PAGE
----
planet has ever been before."  (New York Times 3 Dec 96 C2)

                     COPYRIGHT IN CYBERSPACE

A three-week-long meeting in Geneva of the World Intellectual
Property Organization, a  United Nations agency, is considering
international rules extending copyright law to  cyberspace.  The
draft treaties would ensure that electronic transmission of any
copyrighted  work is subject to the same rules on authorization
and royalty payments that apply to "hard  copies" and would
protect databases, even where copyrighted material is not
involved, that represent a substantial investment of resources.
(Financial Times 2 Dec 96)


Informix Corp. is rewriting the rules in database technology with
its "Universal Server"  software -- a new way of combining
complex types of data such as Web pages and video  images with
the huge repositories of text and numbers contained in relational
databases.  After  purchasing Illustra Information Technologies
last year, Informix used Illustra's expertise in storing data in
object format, resulting in the new design of an "object-
relational" database.   This approach makes it easier for other
software companies to create "datablades" --  components for
particular types of data that plug into a central database,
similar to razor  blades snap into a razor.  Trial versions of
the new software are being tested by 30 companies,  and the final
version should be shipped by the end of the year. (Wall Street
Journal 2 Dec 96 B4)


Australia-based Formulab Neuronetics Corp. has developed a new
computing technology that  mimics how the human brain works,
capable of performing complex functions much more  cheaply than
today's machines.  The Neuronetics technology is designed to
excel at  recognizing patterns in objects, or performing several
calculations simultaneously.  Formulab  plans to release the new
design early next year as a package including Windows-compatible
programming language, a plug-in circuit card for PCs and a $6,000
hexagon-shaped computer.   The technology could, for instance, be
used in supermarket scanners to distinguish products  that must
be weighed, eliminating the step of keying in a code for types of
fruits or vegetables.
(Tampa Tribune 3 Dec 96 B&F4)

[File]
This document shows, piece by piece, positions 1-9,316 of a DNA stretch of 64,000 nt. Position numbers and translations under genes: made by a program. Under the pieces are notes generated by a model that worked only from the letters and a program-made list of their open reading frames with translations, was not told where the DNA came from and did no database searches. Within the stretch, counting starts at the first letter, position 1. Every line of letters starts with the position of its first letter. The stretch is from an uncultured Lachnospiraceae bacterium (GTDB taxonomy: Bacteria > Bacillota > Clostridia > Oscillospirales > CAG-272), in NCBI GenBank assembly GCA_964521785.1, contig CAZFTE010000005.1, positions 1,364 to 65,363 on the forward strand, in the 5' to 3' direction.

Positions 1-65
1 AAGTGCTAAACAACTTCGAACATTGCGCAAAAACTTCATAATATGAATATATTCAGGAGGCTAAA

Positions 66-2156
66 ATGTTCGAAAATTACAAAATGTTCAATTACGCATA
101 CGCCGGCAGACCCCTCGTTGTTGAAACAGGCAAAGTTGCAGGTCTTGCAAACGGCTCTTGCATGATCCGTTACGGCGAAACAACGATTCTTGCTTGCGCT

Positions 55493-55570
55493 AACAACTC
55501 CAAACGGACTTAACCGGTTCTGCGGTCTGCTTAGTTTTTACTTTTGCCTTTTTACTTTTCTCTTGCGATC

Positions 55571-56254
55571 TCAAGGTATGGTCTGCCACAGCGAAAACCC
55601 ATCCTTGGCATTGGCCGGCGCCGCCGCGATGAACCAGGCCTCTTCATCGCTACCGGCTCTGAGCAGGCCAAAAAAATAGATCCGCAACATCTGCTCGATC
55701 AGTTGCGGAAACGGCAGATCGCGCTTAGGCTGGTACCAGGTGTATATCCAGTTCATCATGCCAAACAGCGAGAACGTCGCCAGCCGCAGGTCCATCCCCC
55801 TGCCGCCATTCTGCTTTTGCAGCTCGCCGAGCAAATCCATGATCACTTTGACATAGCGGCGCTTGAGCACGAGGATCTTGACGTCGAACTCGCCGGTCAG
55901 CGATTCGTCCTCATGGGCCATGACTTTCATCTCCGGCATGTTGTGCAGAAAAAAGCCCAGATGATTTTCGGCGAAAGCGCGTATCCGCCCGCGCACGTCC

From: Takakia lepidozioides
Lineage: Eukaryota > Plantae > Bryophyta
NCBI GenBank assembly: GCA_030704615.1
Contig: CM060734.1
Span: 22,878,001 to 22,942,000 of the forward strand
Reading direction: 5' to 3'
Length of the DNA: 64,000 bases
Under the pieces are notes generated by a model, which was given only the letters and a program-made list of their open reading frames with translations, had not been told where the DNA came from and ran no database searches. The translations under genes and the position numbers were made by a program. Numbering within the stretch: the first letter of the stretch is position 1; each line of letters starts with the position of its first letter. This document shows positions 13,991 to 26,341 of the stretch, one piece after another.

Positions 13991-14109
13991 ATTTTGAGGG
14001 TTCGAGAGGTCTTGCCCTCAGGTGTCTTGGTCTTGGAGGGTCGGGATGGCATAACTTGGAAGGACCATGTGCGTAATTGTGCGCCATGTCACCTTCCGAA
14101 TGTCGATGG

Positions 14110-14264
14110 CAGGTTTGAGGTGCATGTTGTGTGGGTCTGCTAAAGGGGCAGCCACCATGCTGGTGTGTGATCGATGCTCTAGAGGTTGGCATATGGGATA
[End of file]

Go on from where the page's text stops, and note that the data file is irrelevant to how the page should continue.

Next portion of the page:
MOTOROLA SCRAPS PDA PLANS

Motorola is abandoning its pursuit of the personal digital
assistant market, concentrating  instead on building devices
suitable for corporate users.  Its Marco and Envoy PDAs have
proven too heavy and expensive to successfully compete in the
mass consumer market.  The  company will instead use its wireless
data technology to complement Microsoft's new  Windows CE
operating system, which will run on hand-held PCs made by Compaq,
Casio and  NEC Corp. (Wall Street Journal 3 Dec 96 B13)


Citibank is developing a PC-based banking system for 19 countries
in Asia, the Middle East  and eastern and central Europe, as part
of a strategy to develop into a global brand.  The  service will
initially be offered in Taiwan in Chinese and English languages.
(Washington Post 2 Dec 96)


MCI has completed its $60-million upgrade to the Internet
backbone, adding approximately  13,000 ports and effectively
quadrupling speeds from 155 mbps to 622 mbps.  MCI,  estimating
that Internet traffic is growing at about 30% a month, plans to
double its backbone  capacity next year.  (Broadcasting & Cable
25 Nov 96 p62)


Synthonics Technologies Inc. has developed a process for creating
photo-realistic three- dimensional images without using a CAD or
3-D rendering tool.  The technique requires  taking at least two
photographs of any object from different angles, digitizing the
photos, and  drawing lines between congruent spots on the
different views.  The PC-based software (called "Rapid Virtual
Reality") does the rest.  (PC Magazine 17 Dec 96)


A market research study done for Hotwired says that banner
advertising on the World Wide  Web influences people because,
like radio and TV advertising, it stimulates awareness and
affinity for a brand, and is effective even if computer users
decide not to "click here" for  further information.  While
acknowledging that "the industry in general may be getting a
little  tired" of banner advertising, a director of the study
group points out that "people are staring  at a fairly confined
space and actively looking at something of interest.  The banners
have  their attention, so if there's any relevance, they will
affect the way people think."  (New York Times 3 Dec 96 C5)

                     SMARTER COMPUTERS AHEAD

Microsoft CEO Bill Gates sees much smarter computers on the road
ahead:  "If a human  assistant works for you over a period of
years, your efficiency in working with him gets  dramatically
better and he can anticipate your interests and you can use
shorthand ways of  communicating.  With a computer today, even if
you use it for a couple of years, you are  basically working with
it the exact same way.  It's not learning in the way a human
would.  On the simplest level, the next generation of computers
would learn the kind of  information you like to see.  They're
going to know how you are reacting to things, and  essentially
put together, for example, the kind of newspaper that meets your
interests."  (Investor's Business Daily 3 Dec 96 A8)


Sally Katzen, administrator of the office of information and
regulatory affairs at the U.S.  Office of Management and Budget,
is taking on the task of making sure that the $25 billion a  year
that the government spends on information technology buys
equipment that actually  improves agencies' functions.  Up to